Derry people Martrice & Colleen Hasson, Ciaran & Sharon Harte, Bridgeen Harkin & Marian Doherty have just returned from Nairobi after completing two weeks charity work with Africa Direct. The group travelled out this year after raising almost €25,000 for the charity. Here, Bridgeen recalls her life changing experience.
This year we split into two groups. Colleen, Ciaran and Sharon went to St. Catherine’s Primary School to work with groups of children aged 5-8 years.
These children have been ‘left behind’ in class due to some learning difficulties. In Nairobi a child has to pass a Government exam in order to move on to the next class at the end of the year.
If they fail to pass this test they have to stay in the class until they pass.
The volunteers have given these children two weeks of individual learning in English and Maths. We brought over educational supplies for the children i.e. writing materials, exercise books and photocopied worksheets in order to enhance their learning.
The other three girls worked closely with Sr. Agnes who deals with home visits to the poor and destitute families in the slums. We walked for miles through the slums visiting the poorest of people.
These people have absolutely nothing. One family we went to see had a mother and seven children. We only met the smallest child, who was about about eight months old. Mum was just sitting staring into space, so distant looking with a look of a troubled mind.
Looking around her home, which was a tin shack that had three walls of rusted tin and one wall of cardboard and almost a full roof she was asked how much the rent was for the month.
She told us 1,000 shillings (10 Euro). She informed us that she was behind on the rent and the landlord wanted to put her and the children to the streets.
At this point Bridgeen decided to pay the 1,000 shillings. We bought her food and charcoal to cook with and we got the baby nappies. Sr. Agnes asked her where everyone slept in the tiny space. She showed us the dirty rickety old bed were she sleeps with some of the younger children and the other children slept in rags on the cold cement ground.
During our time in her home we heard and saw rats.
She told us there are many of these about especially at night.
That day we went around many houses and every house had a poverty story to tell. Stories include daily rape of women, hunger, starvation and children in total hardship. Children learn to adapt to the family that they are born into and that may mean only eating once a day being so hungry they had to beg on the streets.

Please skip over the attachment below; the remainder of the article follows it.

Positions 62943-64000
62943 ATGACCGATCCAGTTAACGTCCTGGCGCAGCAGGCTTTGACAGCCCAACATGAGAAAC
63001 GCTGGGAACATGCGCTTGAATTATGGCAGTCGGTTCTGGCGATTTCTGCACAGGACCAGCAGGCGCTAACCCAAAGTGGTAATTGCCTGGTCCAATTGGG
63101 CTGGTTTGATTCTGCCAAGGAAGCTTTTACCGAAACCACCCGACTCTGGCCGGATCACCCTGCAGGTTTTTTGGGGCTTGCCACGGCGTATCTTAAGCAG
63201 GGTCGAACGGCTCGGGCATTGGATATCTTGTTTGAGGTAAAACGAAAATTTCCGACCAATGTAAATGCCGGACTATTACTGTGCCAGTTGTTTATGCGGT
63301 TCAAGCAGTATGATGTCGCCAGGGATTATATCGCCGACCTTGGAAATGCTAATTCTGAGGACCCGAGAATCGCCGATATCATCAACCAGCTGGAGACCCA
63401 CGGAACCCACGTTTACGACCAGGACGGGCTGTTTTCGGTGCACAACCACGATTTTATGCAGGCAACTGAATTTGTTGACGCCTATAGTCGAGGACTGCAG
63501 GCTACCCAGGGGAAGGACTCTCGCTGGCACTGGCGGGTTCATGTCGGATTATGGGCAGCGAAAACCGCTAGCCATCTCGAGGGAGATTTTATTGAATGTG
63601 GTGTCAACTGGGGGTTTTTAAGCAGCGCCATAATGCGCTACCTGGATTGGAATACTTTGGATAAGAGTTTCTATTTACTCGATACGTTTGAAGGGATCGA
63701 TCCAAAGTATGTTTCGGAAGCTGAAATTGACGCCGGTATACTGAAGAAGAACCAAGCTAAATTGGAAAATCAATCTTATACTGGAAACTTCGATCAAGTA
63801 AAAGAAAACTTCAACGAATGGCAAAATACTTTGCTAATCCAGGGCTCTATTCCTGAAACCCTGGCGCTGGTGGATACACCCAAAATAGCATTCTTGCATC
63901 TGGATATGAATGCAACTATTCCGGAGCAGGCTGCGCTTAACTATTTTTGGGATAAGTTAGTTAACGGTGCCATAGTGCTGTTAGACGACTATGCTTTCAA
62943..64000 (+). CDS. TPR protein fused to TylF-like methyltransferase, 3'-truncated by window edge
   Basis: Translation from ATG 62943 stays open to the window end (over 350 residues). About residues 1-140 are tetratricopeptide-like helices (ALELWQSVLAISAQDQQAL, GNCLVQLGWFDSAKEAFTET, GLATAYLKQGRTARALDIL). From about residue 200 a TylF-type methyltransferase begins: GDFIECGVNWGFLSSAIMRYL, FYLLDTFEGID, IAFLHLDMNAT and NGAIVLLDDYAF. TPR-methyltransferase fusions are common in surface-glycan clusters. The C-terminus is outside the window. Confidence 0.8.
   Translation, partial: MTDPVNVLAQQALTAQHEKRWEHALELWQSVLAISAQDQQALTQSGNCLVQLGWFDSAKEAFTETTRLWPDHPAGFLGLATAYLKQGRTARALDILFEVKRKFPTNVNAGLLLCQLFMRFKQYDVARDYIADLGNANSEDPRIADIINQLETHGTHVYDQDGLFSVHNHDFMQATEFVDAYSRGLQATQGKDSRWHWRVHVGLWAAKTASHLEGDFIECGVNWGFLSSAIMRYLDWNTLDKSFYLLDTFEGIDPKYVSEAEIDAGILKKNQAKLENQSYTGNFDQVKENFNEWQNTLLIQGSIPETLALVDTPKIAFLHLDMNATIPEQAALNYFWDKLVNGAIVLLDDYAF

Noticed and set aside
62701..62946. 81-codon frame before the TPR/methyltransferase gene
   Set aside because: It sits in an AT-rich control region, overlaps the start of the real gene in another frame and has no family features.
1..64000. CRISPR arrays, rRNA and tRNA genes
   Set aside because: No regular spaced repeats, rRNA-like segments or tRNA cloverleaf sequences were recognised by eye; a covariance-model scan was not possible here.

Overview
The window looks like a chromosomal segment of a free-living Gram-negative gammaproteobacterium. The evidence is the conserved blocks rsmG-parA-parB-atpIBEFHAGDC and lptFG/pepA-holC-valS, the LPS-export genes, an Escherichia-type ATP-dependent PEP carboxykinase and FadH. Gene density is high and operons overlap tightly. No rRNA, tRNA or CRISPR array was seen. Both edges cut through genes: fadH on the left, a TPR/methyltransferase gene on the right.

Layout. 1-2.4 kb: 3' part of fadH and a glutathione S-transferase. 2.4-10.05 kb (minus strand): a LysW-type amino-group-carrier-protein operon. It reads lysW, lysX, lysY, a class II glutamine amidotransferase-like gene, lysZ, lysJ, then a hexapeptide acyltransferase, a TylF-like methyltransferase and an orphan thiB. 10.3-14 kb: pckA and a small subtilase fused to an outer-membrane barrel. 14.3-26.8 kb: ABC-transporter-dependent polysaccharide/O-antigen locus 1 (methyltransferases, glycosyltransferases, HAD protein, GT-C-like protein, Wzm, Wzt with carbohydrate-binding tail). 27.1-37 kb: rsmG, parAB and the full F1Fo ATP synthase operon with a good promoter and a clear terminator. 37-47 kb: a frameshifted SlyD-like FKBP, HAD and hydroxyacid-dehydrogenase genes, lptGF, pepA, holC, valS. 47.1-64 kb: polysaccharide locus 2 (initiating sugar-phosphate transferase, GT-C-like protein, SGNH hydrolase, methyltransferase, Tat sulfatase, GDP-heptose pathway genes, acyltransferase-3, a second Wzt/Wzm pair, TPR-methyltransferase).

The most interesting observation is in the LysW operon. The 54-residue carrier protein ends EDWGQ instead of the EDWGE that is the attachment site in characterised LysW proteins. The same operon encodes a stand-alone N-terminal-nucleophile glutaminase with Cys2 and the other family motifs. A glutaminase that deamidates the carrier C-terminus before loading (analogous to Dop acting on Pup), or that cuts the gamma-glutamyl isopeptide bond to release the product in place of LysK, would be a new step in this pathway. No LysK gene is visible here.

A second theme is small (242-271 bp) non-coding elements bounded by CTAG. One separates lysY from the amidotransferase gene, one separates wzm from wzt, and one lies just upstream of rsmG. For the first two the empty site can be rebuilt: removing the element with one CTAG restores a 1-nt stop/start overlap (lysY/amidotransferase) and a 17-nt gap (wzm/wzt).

We also met Mary, a mother of triplets, 10 months, twins three and a half years, a ten year old son and two grand children agedfour and five abandoned by their mother.
This woman was so poor she had nothing.
We bought her a stove, cooking utensils, charcoal, towels, food, clothes & shoes for the children.
Mary’s children have lots of medical problems and need medical attention.
She brought one of the twins to the clinic walking for miles with the baby on her back. Being away for many hours she had to leave the children locked in the house alone without any food or water.
When we went back to the house with her after the clinic the young babies were laying on the sofa and were so malnourished their wee legs were very thin. Marion and Martrice made weetabix and warm milk for the children. When asked when the children had last eaten we were told teatime yesterday, it was now 5pm the following day.
These are only two families but there are many more and I wish I could sit down and tell you all the stories of the people I met over the last three years.
During our time in Nairobi we got the opportunity to visit Nuu. Nuu is a famine-affected area in Northern Kenya in total drought. While there we met a local family of nine children.
The mother had gone looking for food and some of the younger children were in school about an hour’s walk away.
We met the first born; a girl 36 years old who was raped and has a little boy almost one year old, the second born also a girl who is 26 years old and who has mental disabilities, unable to walk or talk was also raped and has a little boy two years old.
Rape is rife in this area and rape can lead to HIV.
This family sat outside in the burning sun with a few chickens and a thin sickly cow beside them. The little boy of two years old was wrapped in a piece of cloth from the waist down and you could see he had wet himself.
The rivers in this area had turned to dust, the crops have died and the ground is so dried up it’s unusable.
With the money we had raised we had decided to support another project in Katali.
We donated €3,000 to these houses. Here they live in small houses (igloo shaped) made from plastic and other materials found in the dump.
These houses are contaminated with disease and infection. Africa Direct have been funding mud houses being built for these families for a while now.
There are many advantages to these houses i.e. disease and infection have been alimented, the people can stand up straight in the mud houses, they create employment because the locals built the houses themselves and community spirit is improved. We gave basic supplies to the people
We also got the opportunity to sponsor some of the children in the local schools.
We bought then school bags, uniforms and shoes.
These are just some of the ways that we can help improve the lives of these children and bring happiness into their lives even for a brief moment.
We would like to thank the people and businesses in Derry and Buncrana for their support during our fundraising. Without their help we would not be able to help the people of Nairobi.
For more information contact Bridgeen Harkin 07849770036